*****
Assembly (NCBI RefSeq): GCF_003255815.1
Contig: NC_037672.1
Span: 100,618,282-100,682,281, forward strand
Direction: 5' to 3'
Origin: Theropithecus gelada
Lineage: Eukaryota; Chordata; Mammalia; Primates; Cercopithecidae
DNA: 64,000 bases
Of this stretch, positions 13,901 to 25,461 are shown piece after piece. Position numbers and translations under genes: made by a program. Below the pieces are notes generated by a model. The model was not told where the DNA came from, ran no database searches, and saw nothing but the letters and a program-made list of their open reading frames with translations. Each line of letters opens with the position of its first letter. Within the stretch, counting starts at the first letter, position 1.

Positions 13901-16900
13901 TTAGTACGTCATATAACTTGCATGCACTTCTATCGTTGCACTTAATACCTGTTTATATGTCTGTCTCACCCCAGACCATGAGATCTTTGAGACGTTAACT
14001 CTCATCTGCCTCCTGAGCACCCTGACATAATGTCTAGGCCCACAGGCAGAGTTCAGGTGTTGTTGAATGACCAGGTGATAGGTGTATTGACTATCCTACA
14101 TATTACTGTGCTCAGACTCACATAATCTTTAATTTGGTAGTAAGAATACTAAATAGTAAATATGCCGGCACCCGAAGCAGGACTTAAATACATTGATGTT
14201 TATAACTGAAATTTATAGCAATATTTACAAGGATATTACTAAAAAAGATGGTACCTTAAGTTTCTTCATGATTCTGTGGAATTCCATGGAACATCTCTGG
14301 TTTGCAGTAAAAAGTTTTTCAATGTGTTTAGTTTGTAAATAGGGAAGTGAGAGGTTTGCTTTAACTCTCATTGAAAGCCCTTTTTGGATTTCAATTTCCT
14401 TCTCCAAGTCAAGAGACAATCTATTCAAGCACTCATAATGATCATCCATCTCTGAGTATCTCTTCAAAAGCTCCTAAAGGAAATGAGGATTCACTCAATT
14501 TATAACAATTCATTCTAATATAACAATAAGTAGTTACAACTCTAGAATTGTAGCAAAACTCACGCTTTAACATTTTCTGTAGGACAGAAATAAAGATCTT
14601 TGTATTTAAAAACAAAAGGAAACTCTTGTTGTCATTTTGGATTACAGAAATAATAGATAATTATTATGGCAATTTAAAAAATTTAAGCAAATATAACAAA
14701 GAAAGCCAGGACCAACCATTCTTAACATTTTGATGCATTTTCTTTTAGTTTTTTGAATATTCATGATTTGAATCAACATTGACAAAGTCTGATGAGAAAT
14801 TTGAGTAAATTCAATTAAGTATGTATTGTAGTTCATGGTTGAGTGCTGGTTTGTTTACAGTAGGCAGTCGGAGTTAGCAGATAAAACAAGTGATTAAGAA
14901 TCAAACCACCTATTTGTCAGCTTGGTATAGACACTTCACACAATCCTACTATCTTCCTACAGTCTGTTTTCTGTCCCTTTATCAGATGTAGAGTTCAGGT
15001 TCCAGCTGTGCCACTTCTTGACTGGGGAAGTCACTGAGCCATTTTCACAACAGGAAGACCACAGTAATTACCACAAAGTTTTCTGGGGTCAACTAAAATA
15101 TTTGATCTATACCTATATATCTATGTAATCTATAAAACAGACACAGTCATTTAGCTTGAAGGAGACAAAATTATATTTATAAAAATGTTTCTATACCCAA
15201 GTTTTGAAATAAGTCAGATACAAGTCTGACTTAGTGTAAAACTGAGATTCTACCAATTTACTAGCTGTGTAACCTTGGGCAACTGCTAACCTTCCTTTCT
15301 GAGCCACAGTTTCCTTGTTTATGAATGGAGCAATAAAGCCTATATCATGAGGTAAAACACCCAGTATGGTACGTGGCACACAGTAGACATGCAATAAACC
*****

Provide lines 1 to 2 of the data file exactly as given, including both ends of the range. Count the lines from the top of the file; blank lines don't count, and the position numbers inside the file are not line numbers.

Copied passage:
Assembly (NCBI RefSeq): GCF_003255815.1
Contig: NC_037672.1